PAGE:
Pivotal Response Treatment: Identifying and Targeting Areas of Need in Children with ASD (page 2)
Applied Behavior Analysis (ABA) continues to enjoy the most solid research base of any intervention approach for autism spectrum disorder, and Pivotal Response Treatment (PRT), an advanced type of ABA approach, also has an abundance of data to support its effectiveness. Research in PRT began when we noticed that many children didn’t seem to be enjoying the drill-practice format used in early ABA discrete-trial teaching sessions. Moreover, targeting individual behaviors was extremely time consuming, laborious and inefficient. Thus, over the past two decades, we have focused on “pivotal” areas that, when taught, have a widespread positive effect on numerous symptoms of autism.
Philosophy of PRT
Before discussing PRT in more detail, it’s important to mention the underlying philosophies of the approach. First, intervention is implemented in natural settings to maximize the likelihood of producing a normalized developmental trajectory. This may seem obvious to those who read the literature showing that intervention in more clinical, segregated or analog settings results in difficulties with generalization, slower academic gains, less socialization and a greater challenge getting the children on a typical developmental trajectory. However, many families and practitioners are faced with schools and community settings that just don’t embrace the idea of inclusion. It’s often an uphill battle to get a child into (and keep a child in) regular education settings, afterschool community activities and summer recreational programs. PRT emphasizes inclusion—that all children should be educated and involved in environments they would be in if they didn’t have a disability.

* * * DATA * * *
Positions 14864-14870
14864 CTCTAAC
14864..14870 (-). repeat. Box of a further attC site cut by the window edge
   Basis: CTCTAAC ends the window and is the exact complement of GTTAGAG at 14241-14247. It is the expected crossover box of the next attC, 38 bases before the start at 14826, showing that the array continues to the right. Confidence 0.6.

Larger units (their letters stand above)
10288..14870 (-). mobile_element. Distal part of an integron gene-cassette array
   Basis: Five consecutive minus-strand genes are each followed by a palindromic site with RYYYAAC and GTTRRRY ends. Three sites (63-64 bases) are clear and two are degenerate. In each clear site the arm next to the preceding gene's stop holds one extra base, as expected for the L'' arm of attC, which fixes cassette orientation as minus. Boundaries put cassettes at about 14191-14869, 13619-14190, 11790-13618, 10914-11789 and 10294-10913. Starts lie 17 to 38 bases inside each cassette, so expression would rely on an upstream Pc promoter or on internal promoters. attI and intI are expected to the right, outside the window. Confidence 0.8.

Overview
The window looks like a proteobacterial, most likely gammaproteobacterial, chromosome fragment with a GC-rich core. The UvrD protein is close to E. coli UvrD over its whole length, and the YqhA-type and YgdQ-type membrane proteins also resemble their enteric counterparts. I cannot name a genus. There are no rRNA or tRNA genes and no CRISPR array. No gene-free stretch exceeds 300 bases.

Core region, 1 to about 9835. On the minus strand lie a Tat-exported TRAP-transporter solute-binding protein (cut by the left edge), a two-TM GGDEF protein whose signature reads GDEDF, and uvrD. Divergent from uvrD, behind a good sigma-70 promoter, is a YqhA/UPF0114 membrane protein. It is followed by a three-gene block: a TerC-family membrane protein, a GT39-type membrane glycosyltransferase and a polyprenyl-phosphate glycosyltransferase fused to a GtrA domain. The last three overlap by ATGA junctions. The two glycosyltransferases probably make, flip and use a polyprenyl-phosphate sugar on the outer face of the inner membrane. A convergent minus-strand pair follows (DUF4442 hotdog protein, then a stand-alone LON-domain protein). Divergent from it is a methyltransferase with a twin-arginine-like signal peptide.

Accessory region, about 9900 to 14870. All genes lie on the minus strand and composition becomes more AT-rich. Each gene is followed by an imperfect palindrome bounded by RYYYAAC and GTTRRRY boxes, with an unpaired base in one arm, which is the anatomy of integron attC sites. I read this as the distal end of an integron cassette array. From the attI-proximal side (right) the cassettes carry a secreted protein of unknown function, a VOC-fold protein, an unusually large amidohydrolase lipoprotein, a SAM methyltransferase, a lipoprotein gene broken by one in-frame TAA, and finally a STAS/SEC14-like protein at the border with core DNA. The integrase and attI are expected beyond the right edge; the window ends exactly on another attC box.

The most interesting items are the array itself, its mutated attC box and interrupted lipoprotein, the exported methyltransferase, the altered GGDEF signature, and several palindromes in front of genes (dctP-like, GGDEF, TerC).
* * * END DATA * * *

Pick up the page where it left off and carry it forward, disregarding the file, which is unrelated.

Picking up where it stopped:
A second underlying philosophy relates to family involvement. First, families take an active role in the development of intervention goals and the implementation of procedures to achieve these goals. Intervention is coordinated across all settings, with parents learning, through practice-with-feedback, to implement the procedures. We’ve learned from our research that the procedures need to be incorporated into everyday routines and activities to decrease parental stress and to maximize the normalcy of developmental gains. Assignments that require parents to take time out of their busy schedules to sit down and drill their children actually increase stress and can produce artificial responses. We can’t overemphasize the need to reduce parental stress, which we have not dealt with adequately as a society. Stress indexes indicate that parents of individuals diagnosed with autism experience very high levels of stress, which are very difficult to reduce. This may, in part, relate to society’s lack of willingness to fully include and support children on the spectrum in schools and other community activities. Parental stress may also relate to the difficulties, and lack of proper training and support, in raising a child who is affected by the disability in many areas. And parents of older children worry about what will happen to their child after they are no longer able to care for them. Will others love them as much they have, treat them with respect and dignity, and advocate for them? Our goal is to help families reduce their stress, enjoy full and happy lives with the support of the community, create more positive long-term outcomes and help adults on the spectrum have lifestyles that their parents feel good about.